What Are Behavioral Funds?
Managers of behavioral funds believe that human behavior leads to certain market inefficiencies. Investors can take advantage of these market inefficiencies to get a superior return. Behavioral funds are seeing increased interest among investors and academics because their underlying principle opens up significant research and analysis opportunities; this allows for a wide variety of investment strategies to be employed in fund creation.
- Behavioral funds are a category of mutual funds that use behavioral finance as a basis for their investment strategy.
- Managers of behavioral funds believe that human behavior leads to certain market inefficiencies that can be taken advantage of to get a superior return.
- Behavioral finance is the study of human behavior, practice, and tendencies as they relate to finance, economics, and investment decision-making.
- Behavioral funds seek to take advantage of pricing anomalies that may exist in the continuum between rational investors and irrational investors.
Understanding Behavioral Funds
The basis of behavioral funds is behavioral finance. Behavioral finance is a relatively new field that combines behavioral and cognitive psychological theory with conventional economics and finance. It attempts to provide explanations for why people make irrational financial decisions. In other words, behavioral finance is the study of human behavior, practice, and tendencies as they relate to finance, economics, and investment decision-making.
Behavioral funds seek to take advantage of pricing anomalies that may exist in the continuum between rational investors and irrational investors by tracking their sentiment and decision-making. For example, during periods of market downturn, investors tend to have a herd mentality; they shy away even from investments that are fundamentally sound, driving down their prices. It might be said that these investors are driven more by their human emotions than by investment fundamentals.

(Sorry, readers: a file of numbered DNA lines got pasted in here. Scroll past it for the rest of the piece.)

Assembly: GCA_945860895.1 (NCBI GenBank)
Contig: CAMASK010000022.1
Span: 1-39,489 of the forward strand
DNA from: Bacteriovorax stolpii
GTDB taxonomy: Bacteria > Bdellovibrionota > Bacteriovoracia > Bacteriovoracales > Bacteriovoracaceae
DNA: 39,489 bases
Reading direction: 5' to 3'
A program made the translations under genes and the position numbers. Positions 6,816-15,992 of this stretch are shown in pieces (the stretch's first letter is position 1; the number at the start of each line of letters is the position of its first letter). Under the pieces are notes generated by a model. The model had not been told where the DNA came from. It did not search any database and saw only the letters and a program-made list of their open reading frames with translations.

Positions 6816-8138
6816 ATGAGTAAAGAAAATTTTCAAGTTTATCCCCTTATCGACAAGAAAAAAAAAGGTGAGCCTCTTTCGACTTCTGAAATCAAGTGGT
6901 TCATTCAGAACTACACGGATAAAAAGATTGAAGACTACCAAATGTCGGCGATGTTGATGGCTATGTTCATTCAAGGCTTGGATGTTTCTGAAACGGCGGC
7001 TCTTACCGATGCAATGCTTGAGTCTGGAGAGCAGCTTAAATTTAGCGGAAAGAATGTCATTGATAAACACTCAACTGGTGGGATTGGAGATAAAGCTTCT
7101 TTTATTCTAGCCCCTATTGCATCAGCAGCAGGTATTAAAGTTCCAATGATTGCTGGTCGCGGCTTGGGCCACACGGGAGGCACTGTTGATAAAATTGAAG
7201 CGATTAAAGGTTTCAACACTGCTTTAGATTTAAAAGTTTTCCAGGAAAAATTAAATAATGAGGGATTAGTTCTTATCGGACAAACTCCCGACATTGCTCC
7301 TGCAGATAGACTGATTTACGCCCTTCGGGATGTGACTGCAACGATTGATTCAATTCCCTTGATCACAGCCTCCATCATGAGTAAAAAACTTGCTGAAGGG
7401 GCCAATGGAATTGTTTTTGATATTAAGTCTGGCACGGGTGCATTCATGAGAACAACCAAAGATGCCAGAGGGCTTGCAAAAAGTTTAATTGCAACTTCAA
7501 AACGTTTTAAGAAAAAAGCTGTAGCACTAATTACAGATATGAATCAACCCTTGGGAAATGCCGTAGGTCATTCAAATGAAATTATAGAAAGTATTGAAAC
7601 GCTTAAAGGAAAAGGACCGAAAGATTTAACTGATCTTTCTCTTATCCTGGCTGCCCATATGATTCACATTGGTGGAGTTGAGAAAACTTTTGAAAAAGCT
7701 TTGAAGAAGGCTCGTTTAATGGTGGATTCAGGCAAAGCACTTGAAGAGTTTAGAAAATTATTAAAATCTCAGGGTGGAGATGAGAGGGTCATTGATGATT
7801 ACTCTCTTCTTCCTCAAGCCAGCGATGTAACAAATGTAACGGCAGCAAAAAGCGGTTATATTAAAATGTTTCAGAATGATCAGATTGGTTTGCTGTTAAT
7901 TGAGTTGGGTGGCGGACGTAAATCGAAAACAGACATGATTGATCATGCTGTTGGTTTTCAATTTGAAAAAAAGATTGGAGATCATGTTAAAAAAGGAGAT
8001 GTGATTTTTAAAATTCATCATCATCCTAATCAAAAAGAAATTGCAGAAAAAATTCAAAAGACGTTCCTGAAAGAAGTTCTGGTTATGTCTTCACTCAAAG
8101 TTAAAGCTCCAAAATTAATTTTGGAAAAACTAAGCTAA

For instance, during the U.S. stock market downturn between 2007 and 2009, many emotion-influenced investors fled the stock market. This created an opportunity for some bargain buys for savvier investors. Behavioral funds are intended to take advantage of these kinds of opportunities to buy stocks, and other investments that other investors avoid, at a discounted price. However, it is not clear whether behavioral funds using such strategies have actually outperformed the market.
The investment strategies of behavioral funds may pursue similar themes.
Finding Irrational Biases in the Market
Irrational biases in the market may exaggerate the impact of negative news—beating the stock prices to much deeper levels (for low-cost buying opportunities)—or overplay the impact of positive news by pumping the stock prices to higher levels (for high-cost short selling opportunities).
Identifying Stocks With Unexpected Indicators
Behavioral funds attempt to identify those stocks that temporarily having lower or higher than expected indicators (for example, price-to-earnings ratio). Comparing these against other fundamentals, like a company’s credit risk and valuations, may indicate better investment picks in a timely manner.
Temporarily Underperforming Stocks
Behavioral funds may also invest in stocks that may have temporarily underperformed relative to the overall market based on irrational exuberance, but continue to have strong fundamentals.
Finally, behavioral funds may seek to Identify stocks based on other potential developments that can lead to profitable opportunities, like from an expected share buy-back or stock split.